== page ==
Thu, Aug 15, 2013 - Page 18 News List

Bangladesh match-fixing scandal deepens


Bangladesh cricketer Mohammad Ashraful runs during a practice session in Pallekele, Sri Lanka, on March 30.

Photo: AFP

The International Cricket Council (ICC) said on Tuesday that seven people have been charged with match-fixing in the Bangladesh Premier League in a scandal that has already ensnared national hero Mohammad Ashraful.

It said another two people have been charged with failing to report corruption when they were approached to take part in fixing during this year’s season of the Bangladesh Premier League (BPL), a Twenty20 tournament.

All have been charged under the Bangladesh Cricket Board’s (BCB) anti-corruption code and face a disciplinary tribunal hearing.

“The charges relate to an alleged conspiracy within the Dhaka Gladiators franchise to engage in match-fixing and spot-fixing activity during matches in the BPL 2013, as well as failures by individuals to report approaches made to them to be involved in the conspiracy,” the ICC said in a statement.

Evidence was gathered against the unidentified individuals during an investigation by ICC anti-corruption officials into the scandal involving 28-year-old Ashraful and others.

The affair has further shaken confidence in the game across South Asia.

Indian cricket is also embroiled in spot-fixing and betting scandals. Bowler Shanthakumaran Sreesanth and 38 others were charged by Delhi police last month over alleged spot-fixing in the Indian Premier League.

“All those charged [in Bangladesh] now have 14 days to indicate whether they wish to plead guilty or to defend themselves against the charges,” ICC chief executive David Richardson said at a press conference, flanked by Bangladesh’s cricket chiefs.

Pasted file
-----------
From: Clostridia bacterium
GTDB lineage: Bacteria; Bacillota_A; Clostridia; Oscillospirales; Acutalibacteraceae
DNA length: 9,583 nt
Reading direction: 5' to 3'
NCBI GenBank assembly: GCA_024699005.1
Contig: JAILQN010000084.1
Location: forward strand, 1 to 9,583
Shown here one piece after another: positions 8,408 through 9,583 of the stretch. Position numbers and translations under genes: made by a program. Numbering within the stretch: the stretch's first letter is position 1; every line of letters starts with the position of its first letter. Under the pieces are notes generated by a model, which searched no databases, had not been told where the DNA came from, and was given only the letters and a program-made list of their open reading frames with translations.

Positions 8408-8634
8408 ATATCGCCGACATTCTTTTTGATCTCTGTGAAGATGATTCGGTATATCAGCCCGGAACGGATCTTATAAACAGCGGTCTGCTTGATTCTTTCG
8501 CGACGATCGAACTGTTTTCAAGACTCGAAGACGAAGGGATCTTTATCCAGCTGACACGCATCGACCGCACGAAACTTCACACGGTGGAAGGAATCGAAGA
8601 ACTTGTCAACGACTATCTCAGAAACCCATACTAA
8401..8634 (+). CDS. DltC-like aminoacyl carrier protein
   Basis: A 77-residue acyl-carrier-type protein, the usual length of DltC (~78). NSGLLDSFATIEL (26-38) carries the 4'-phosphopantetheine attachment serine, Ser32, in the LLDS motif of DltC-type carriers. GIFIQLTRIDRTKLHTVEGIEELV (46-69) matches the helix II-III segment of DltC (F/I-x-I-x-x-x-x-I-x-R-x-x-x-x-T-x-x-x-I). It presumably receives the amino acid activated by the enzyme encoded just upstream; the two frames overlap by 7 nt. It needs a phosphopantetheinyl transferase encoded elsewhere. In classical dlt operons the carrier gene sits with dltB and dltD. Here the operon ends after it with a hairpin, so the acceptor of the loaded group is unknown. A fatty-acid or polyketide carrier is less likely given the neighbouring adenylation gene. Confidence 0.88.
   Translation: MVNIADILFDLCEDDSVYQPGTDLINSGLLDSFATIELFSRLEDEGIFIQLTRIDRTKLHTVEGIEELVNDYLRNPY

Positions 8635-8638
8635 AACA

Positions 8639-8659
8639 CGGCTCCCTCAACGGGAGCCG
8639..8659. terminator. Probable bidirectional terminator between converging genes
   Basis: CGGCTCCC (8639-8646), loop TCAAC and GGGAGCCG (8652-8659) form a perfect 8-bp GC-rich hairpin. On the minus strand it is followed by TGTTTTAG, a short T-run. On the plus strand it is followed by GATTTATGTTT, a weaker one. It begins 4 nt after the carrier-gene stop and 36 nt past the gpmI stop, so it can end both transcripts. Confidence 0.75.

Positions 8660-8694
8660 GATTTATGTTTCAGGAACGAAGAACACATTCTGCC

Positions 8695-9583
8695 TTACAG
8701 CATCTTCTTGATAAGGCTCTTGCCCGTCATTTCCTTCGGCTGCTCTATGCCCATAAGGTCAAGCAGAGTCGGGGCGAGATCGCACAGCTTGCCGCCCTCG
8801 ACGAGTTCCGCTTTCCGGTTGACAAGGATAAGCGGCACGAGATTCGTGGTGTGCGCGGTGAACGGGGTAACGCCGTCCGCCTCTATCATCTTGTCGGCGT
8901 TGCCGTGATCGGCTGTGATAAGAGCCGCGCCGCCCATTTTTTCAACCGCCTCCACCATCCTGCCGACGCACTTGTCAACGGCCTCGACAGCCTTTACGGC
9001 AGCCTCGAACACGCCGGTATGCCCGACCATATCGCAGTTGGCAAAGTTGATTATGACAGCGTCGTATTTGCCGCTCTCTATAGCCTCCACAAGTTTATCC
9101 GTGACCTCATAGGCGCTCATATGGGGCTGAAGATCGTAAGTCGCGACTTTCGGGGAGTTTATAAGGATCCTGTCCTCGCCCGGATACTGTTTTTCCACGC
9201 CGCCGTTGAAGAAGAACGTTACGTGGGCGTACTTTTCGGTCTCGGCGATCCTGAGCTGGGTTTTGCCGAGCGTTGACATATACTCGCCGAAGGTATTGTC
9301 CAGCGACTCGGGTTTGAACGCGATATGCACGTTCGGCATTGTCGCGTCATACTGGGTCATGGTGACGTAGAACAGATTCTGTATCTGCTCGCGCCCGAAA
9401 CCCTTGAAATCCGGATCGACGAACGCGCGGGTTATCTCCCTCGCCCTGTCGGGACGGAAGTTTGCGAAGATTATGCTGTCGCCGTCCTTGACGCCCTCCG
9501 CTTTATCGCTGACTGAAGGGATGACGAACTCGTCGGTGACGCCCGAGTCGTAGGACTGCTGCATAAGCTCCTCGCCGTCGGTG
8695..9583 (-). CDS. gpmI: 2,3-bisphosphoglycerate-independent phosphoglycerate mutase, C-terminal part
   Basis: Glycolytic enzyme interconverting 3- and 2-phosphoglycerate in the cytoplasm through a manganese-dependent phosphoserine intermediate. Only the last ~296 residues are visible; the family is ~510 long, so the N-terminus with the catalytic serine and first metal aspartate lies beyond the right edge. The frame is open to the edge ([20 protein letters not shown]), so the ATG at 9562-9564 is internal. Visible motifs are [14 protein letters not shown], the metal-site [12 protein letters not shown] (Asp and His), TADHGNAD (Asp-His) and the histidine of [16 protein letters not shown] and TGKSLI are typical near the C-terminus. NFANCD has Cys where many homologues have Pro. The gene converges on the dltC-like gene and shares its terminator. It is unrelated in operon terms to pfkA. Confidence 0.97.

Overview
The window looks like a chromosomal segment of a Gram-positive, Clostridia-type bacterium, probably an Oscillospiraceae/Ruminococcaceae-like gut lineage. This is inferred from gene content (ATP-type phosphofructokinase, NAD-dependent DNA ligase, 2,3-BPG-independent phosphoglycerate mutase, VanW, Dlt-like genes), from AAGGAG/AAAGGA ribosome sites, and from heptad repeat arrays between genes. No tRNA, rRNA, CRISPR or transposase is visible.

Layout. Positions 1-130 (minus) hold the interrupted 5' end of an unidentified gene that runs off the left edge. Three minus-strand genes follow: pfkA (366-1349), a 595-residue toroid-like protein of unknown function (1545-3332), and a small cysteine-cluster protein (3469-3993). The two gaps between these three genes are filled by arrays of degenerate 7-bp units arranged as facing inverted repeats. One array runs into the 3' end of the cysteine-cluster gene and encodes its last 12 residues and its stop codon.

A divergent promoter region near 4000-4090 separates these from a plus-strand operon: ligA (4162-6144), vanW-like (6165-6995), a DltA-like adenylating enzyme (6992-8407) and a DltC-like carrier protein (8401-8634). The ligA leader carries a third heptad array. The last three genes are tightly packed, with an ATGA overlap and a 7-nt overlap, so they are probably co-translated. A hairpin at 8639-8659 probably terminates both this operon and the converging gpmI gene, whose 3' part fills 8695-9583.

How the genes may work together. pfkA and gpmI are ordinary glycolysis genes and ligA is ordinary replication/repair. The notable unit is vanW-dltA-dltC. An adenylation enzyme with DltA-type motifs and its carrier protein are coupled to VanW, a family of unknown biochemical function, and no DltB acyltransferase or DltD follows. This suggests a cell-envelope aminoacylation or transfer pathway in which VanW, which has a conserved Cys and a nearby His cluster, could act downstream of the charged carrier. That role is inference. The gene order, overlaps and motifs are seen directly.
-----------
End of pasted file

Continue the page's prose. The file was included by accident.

He declined to name the players charged or say whether they were Bangladeshi or overseas cricketers contracted to the BPL.

It is unclear how many of the nine fingered in the ICC probe are players and how many are officials.

The seven charged over fixing have been suspended from all levels of cricket pending the outcome of the hearings.

Ashraful, who captained Bangladesh between 2007 and 2009, made a tearful confession and apology on national television to match-fixing in June after being quizzed by the ICC’s officials.

He was allegedly involved in fixing a match between the Dhaka Gladiators and the Chittagong Kings during this year’s second edition of the BPL.

Local media have reported that the batsman was paid about 1 million taka (US$12,800) to lose the match on Feb. 2.

Ashraful, who became the country’s youngest Test centurion in 2001 at the age of 17, was also allegedly involved in fixing another match 10 days later against the Barisal Burners, which his team lost by seven wickets, local reports have said.

The ICC’s anti-corruption officials have also been probing allegations of fixing during some international matches involving Ashraful, Bangladesh cricket chiefs have said. However, the ICC made no mention on Tuesday of problems with international fixtures.

“The evidence uncovered is a grave reminder of the need for the sport to remain vigilant against the continuing threat of corruption, and for players and support personnel to take personal responsibility for protecting the integrity of the game,” Richardson said.

BCB president Nazrul Hassan said the board was committed to a “zero-tolerance approach towards corruption in the sport.”

Ashraful met ICC officials prior to the press conference on Tuesday. He expressed his desire to play cricket once again in an interview with a local TV channel, but did not disclose any details of the meeting.

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